Here’s the solution. It first appeared in the TABs near Boston years ago. Then, in in 2011 and now in

Crazy? For sure but what do you think? Agree? Disagree? Let’s talk!

The radical way to fix public schools!

If we are really serious about fixing/improving/rebuilding public schools, there is one way to do just that! It is the single, quickest, and most sure-fired way to improve our schools. It’s common sense, really. But it probably won’t or can’t happen.
A lot is on the line. Without radical change, we just tinker on the edges of reform, afraid to confront various realities and stakeholders. But education should be about providing necessary learning opportunities to the next generation, not about today’s interest groups.
Ready for that one way?

Close all private schools.

Admittedly, a most radical step that is politically unfeasible and probably unconstitutional. I know, I know….. But hear me out on this one! This step will force all students (the very rich, the very poor, the smart, the average, the disabled, the at-risk, and everyone in between) into public schools, creating overwhelming pressure to fix them at last. Imagine CEOs in New York City, Silicon Valley, Detroit, and Houston and Senators, Representatives, and Presidents — all sending their children to the public school! Parents, no longer able to vote with their feet out of the publics, will just have to push for radical reform. Only in that way, schools will matter for everyone — not just for other people’s children.

Here are several wonderful examples of the new vision:

Education will focus on teaching all children where they are and taking them where they need to be. We will no longer focus solely on closing gaps for students without basic skills — but will focus on closing gaps for all students, including those at the top of their class who need challenges. We will bring back vocational programs, academically advanced programs — whatever all students need.

Regarding school discipline, students who disrupt classes and violate school rules will be educated in alternative programs without costly litigation that ties the hands of schools, adds disrespect for educators, and damages opportunities for all students. We will become more savvy about drop out prevention and discipline policies. Everyone outside the chattering classes knows that these behavioral issues are the elephant in the public school room. Disruption and time away from learning are key reasons that parents opt out and choose home or private schooling. Parents want their children to learn — not to waste time. Parents want teachers to teach — not face endless distractions. With everyone in the same space, we will finally have to get honest about this.

Teachers will no longer be scorned. As a former teacher, I find the current climate painful. We will rebuild trust between schools and families. With basic respect and trust, reform efforts will no longer flounder. We will treat educators as the experts they are. In my experience, most of them are good enough. Some are brilliant. We will honor their profession, whether through higher pay, creative training and mentoring, quick and efficient removal of the few who are not up to par, paperwork burden relief, even an apple for the teacher sometimes!

We will allow only bureaucratic requirements that directly improve teaching and learning, and will trash all others.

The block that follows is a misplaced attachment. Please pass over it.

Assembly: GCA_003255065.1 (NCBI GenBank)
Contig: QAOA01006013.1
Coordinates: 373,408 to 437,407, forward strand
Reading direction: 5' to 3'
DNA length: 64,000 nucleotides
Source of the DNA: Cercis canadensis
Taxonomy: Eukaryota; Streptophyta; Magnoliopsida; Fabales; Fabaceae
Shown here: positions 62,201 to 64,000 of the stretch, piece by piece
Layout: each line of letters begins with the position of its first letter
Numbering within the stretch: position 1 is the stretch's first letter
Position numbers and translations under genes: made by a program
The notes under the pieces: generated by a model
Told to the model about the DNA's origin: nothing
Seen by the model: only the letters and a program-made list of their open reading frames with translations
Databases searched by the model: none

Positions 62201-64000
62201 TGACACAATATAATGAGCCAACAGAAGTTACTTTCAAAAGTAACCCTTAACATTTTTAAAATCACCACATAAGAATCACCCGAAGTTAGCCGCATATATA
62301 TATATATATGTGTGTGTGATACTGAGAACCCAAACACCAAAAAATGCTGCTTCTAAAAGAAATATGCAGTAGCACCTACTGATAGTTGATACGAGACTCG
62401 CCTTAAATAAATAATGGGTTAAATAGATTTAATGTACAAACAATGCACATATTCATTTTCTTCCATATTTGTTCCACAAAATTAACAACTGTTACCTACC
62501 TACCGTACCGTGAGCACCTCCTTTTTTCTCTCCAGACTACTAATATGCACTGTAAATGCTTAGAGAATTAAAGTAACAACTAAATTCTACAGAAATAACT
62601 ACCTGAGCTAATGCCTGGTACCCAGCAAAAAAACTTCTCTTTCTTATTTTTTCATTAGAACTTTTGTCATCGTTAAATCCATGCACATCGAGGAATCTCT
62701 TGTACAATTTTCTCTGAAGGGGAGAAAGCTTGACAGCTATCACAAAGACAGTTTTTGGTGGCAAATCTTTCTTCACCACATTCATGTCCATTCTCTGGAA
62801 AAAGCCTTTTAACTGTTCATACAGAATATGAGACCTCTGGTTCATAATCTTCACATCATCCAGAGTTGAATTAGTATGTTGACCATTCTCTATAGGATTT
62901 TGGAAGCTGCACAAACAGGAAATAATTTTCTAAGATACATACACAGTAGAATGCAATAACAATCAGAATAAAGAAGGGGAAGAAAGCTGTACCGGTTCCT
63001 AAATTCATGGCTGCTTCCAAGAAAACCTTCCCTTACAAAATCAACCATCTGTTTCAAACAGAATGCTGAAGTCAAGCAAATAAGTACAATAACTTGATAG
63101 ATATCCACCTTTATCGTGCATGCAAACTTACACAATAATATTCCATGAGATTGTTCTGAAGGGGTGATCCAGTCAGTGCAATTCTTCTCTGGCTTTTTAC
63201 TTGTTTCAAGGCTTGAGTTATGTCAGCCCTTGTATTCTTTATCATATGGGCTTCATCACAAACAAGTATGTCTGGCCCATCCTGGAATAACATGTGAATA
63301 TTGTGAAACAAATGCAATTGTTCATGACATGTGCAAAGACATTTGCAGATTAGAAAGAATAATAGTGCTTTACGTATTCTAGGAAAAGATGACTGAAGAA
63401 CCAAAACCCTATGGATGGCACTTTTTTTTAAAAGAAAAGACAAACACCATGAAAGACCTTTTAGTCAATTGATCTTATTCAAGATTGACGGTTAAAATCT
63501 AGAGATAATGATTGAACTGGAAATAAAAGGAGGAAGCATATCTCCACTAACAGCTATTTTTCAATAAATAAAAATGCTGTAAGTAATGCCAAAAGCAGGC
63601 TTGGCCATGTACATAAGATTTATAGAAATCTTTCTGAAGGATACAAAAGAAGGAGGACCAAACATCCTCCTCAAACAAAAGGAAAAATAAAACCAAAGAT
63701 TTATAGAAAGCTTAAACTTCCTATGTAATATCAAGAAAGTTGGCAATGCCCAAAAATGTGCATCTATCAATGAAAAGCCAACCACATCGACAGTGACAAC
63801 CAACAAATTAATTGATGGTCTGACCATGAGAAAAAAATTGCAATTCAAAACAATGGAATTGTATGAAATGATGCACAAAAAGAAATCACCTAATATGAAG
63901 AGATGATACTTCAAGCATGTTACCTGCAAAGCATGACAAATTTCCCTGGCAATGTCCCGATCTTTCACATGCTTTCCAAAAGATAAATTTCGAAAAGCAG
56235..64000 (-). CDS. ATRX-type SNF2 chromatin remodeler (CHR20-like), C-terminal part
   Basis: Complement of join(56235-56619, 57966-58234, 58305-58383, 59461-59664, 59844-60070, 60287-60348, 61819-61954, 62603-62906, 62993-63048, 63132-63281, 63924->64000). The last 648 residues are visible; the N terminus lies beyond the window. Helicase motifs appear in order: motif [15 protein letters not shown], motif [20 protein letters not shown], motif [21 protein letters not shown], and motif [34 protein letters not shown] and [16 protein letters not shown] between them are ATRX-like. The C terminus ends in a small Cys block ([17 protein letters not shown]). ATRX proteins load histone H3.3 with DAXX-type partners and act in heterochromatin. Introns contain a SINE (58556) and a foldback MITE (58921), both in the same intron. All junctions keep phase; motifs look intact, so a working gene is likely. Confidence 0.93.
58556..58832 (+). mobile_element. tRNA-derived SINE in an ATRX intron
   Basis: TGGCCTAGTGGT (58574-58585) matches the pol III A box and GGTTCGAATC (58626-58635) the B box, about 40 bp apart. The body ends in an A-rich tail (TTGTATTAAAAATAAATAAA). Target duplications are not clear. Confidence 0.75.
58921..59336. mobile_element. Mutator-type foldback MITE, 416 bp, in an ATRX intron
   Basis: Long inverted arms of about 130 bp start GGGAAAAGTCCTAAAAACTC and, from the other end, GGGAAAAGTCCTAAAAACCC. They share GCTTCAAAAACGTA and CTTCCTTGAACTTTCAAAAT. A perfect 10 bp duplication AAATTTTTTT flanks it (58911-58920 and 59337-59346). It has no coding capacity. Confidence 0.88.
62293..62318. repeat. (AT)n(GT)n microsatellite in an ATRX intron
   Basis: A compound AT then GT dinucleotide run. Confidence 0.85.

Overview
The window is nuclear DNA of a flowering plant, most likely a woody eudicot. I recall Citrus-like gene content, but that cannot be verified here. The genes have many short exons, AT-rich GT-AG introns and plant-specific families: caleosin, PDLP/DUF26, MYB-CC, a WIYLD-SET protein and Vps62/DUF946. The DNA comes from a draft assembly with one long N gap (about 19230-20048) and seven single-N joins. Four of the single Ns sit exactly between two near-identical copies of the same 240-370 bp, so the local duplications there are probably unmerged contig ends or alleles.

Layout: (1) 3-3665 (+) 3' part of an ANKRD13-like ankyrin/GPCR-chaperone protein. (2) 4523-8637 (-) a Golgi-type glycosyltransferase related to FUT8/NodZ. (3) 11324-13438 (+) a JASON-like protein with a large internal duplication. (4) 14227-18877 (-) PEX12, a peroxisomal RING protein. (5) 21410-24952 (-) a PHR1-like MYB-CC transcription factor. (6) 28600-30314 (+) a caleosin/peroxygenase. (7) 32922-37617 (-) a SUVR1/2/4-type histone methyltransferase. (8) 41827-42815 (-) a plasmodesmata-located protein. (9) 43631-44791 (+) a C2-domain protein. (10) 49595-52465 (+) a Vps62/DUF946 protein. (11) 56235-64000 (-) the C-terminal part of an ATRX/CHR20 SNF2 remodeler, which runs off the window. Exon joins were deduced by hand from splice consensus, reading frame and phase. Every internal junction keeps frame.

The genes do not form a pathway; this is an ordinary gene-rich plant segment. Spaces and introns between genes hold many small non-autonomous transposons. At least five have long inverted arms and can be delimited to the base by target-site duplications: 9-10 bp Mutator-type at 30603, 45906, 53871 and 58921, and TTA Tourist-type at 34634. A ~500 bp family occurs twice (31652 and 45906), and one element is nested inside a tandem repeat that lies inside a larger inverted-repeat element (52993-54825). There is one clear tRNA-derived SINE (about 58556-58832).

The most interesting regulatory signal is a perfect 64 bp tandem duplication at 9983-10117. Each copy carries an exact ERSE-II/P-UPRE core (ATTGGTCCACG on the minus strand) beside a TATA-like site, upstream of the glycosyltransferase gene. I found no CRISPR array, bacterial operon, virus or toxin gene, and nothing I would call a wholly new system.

We will demand that parents play their part. Schools cannot educate children alone. Parents must be positive partners to help their children and support the schools. We will change laws that do the opposite, that treat parents as consumers of services and passive participants in improving outcomes. Some laws even require parents to advocate for children against the schools! How does that build a positive school community? It needs to end. We will see that parents help children with schoolwork, feed and clothe children appropriately, and put them to bed on time at night. Common sense will return to center stage.

Enough said. You get the idea. Before long, policies for the good of all children will return to public education. Schools will again be not just for other people’s children.

As an optimist, I predict that within a year, our schools will work far better, even in the inner cities–kids will learn, discipline will be appropriate, teachers will have time to teach, and the sun will shine upon us all.

Too radical? Probably. But think about a system that is designed for everyone children.

Originally published at on September 22, 2011.

Miriam Kurtzig Freedman
Medium member since Nov 2018
Miriam K. Freedman, is an attorney and author. She wrote her seventh book, Special Education 2.0, to help support excellent public schools for all students.

About Miriam

Miriam Kurtzig Freedman, JD, MA—an expert in public education, focused on special education law— is a lawyer, author, speaker, consultant, and reformer. For more than 35 years, Miriam worked with educators, parents, policy makers, and citizens to translate complex legalese into plain English and focus on good practices for children. Now, she focuses her passion on reforming special education, with her new book, Special Education 2.0—Breaking Taboos to Build a NEW Education Law. Presentations include those at the AASA Conference, Orange County (CA), Boston College (MA), CADRE (OR), and the Fordham Institute (DC). Her writings have appeared in The Wall Street Journal, Education Week, Education Next, Hoover Digest, The University of Chicago Law Review on line,, and The Atlantic Monthly on line.

No Comments

Be the first to start a conversation

Leave a Reply

Your email address will not be published. Required fields are marked *